Q: You have had some scenes in which you go out into the wild with the other guys. Do you prefer those kinds of scenes to the ones that are shot in the hospital?

James Pickens, Jr.: Yeah, it's good to get out of the hospital from time to time, just because it's good to get out of there and see something else. Then it's also the aspect of seeing him, especially with Derek and McSteamy's character, Mark Sloan's character, these two single men trying to guide him along his way in this scary prospect of having to go out and date again. The three of them together is kind of this comedy of errors, because they're all in the same boat in terms of kind of floundering emotionally and looking for something to hold on to that's concrete and that makes sense to them. It's a scary proposition for all three of them, so it also makes for really humorous anecdotes and scenarios. I'm glad they're doing some of that, and it shows the chief in a lighter light too, which is always fun.

Q: Yeah, for sure. Do you have a favorite episode you've made so far?

James Pickens, Jr.: I would imagine the code black episode, the two-parter, the bomb episode - "It's The End of the World ... (As We Know It)" - is one of my favorites. It had everything, and I thought it was some really good television.

Q: Yeah, that was one of my favorites too.

James Pickens, Jr.: Well, this one coming up is really good too. The two-parter. The first part ("Crash Into Me, Part I") aired the Thursday before last, and we interrupted it with a repeat last Thursday, now the second part of that is going to be aired this coming Thursday. I think that's going to be a very good one.

Continue reading BuddyTV's interview with James Pickens, Jr. here ...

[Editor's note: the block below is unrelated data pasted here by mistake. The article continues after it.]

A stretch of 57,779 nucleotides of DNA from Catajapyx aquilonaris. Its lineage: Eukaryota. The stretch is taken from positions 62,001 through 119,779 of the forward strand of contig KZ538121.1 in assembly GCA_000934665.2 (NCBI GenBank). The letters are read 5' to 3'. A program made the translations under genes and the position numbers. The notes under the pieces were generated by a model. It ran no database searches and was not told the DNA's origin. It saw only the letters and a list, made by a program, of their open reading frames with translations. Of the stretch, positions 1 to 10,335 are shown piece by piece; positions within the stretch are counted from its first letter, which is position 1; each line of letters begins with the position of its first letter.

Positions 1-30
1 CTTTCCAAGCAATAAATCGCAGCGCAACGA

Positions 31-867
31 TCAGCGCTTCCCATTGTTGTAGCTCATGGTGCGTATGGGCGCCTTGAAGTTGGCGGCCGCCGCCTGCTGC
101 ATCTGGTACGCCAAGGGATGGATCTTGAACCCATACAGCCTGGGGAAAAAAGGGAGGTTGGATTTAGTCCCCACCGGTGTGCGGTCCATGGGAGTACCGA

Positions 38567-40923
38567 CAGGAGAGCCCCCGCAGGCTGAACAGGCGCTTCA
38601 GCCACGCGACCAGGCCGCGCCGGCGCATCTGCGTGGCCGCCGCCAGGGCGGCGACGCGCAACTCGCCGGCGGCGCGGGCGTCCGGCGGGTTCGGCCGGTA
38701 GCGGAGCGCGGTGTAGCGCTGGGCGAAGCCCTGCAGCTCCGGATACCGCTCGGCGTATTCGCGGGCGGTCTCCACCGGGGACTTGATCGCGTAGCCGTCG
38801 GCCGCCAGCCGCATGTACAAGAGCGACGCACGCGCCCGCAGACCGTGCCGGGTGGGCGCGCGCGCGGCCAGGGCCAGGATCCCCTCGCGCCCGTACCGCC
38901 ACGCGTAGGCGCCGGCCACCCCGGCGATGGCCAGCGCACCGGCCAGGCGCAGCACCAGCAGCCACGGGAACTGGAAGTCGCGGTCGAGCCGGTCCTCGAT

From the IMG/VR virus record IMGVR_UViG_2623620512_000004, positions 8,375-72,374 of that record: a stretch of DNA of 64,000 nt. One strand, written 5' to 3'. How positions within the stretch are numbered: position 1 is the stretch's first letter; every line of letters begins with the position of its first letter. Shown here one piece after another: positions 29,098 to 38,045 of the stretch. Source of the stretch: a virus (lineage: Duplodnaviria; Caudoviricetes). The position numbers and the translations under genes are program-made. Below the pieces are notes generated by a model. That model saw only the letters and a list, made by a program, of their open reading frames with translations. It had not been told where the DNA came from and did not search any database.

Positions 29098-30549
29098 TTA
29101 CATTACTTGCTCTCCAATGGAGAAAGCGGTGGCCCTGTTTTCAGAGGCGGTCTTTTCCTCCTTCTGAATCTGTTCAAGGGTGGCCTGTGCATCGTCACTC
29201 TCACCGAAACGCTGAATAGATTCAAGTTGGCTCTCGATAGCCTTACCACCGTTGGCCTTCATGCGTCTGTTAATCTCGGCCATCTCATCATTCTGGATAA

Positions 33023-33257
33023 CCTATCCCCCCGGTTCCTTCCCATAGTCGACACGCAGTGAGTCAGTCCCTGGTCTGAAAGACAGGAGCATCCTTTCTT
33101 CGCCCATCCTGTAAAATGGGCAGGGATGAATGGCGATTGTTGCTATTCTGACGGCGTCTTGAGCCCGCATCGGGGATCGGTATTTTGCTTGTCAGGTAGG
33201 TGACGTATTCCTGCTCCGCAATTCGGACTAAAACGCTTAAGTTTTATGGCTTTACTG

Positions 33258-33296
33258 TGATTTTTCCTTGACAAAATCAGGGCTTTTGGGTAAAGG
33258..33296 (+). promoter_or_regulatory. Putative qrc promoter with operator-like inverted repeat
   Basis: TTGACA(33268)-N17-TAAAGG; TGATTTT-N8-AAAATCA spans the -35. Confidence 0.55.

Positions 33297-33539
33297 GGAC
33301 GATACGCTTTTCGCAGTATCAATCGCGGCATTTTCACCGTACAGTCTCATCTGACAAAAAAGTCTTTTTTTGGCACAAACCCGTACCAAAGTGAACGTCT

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I love the Chief! I like how his character is being developed, especially his relationship with Meredith, and his friendships with the other male doctors. James Pickens seems like a really cool, down-to-earth guy.

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Grey's Anatomy Quotes

When we say things like "people don't change" it drives scientist crazy because change is literally the only constant in all of science. Energy. Matter. It's always changing, morphing, merging, growing, dying. It's the way people try not to change that's unnatural. The way we cling to what things were instead of letting things be what they are. The way we cling to old memories instead of forming new ones. The way we insist on believing despite every scientific indication that anything in this lifetime is permanent. Change is constant. How we experience change that's up to us. It can feel like death or it can feel like a second chance at life. If we open our fingers, loosen our grips, go with it, it can feel like pure adrenaline. Like at any moment we can have another chance at life. Like at any moment, we can be born all over again.

Meredith

Doesn't matter how tough we are, trauma always leaves a scar. It follows us home, it changes our lives, trauma messes everybody up, but maybe that's the point. All the pain and the fear and the crap. Maybe going through all of that is what keeps us moving forward. It's what pushes us. Maybe we have to get a little messed up, before we can step up.

Alex (narrating)